Study: Height May Increase Cancer Risk

Sorry, this video is no longer available

A study out of Sweden says your height may be linked to your risk of getting cancer.

While the researchers say there’s no proof being tall causes the disease, their study of more than five million Swedish men and women found this: for every four additional inches of adult height the cancer risk was linked to an 18 percent increase in women and 11 percent in men.

Taller women had a 20 percent greater risk of developing breast cancer.

For both men and women, the risk of developing melanoma increased by about 30 percent for every four inches of height.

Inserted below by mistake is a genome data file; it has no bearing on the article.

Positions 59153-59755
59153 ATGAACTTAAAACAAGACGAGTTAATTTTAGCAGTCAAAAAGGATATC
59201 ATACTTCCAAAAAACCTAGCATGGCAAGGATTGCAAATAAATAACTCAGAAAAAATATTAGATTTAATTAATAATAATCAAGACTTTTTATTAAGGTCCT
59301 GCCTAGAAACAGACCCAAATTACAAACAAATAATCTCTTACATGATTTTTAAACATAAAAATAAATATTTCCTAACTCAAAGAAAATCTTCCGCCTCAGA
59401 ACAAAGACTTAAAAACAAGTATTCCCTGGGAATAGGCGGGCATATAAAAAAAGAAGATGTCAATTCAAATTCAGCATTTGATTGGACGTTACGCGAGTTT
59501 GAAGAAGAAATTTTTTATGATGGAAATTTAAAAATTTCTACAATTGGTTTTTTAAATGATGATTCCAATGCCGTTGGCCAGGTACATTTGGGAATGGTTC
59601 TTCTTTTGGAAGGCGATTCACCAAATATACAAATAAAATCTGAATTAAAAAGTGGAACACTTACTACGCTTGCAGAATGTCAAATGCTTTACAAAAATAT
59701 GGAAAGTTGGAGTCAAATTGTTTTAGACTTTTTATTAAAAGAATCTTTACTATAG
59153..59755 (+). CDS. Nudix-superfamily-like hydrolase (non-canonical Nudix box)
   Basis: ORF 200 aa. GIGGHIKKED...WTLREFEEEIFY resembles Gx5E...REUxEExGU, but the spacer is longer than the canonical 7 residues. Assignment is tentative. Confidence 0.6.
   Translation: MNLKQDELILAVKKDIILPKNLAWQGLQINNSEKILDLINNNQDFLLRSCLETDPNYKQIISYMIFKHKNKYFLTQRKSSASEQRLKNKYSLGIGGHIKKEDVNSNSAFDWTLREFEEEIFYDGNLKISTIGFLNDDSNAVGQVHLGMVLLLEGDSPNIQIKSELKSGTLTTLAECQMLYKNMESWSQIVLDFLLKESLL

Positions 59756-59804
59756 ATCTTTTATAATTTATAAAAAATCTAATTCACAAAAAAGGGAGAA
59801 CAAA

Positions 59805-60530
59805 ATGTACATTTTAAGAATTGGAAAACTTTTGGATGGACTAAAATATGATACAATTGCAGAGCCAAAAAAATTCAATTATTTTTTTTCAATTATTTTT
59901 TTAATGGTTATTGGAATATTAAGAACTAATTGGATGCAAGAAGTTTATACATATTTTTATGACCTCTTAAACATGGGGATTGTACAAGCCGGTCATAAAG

Staying up late on weeknights may increase a teen’s risk of becoming overweight.

A University of California study looked at data from more than 3,300 teens in the U.S.

Researchers found that each extra hour of late bedtime was associated with a more than two-point increase in body mass index.

The study does not prove that night owls are destined to be overweight.

The findings only show an association between bedtime and weight.

The American Academy of sleep medicine says teens need a little more than nine hours of sleep a night.
Are you spending too much time with your phone and not enough time with your partner?

If so, experts say it could lead to a higher chance of depression for the person across from you.

Phone snubbing or ‘phubbing’ may create conflict among partners reportedly leading to lower levels of satisfaction.

The study found more than 46 percent of survey participants reported being ‘phubbed’ by their partners and 22 percent said it caused a conflict in their relationship.

Categories: Features on Fox-imported, Focus On Health-imported, Health-imported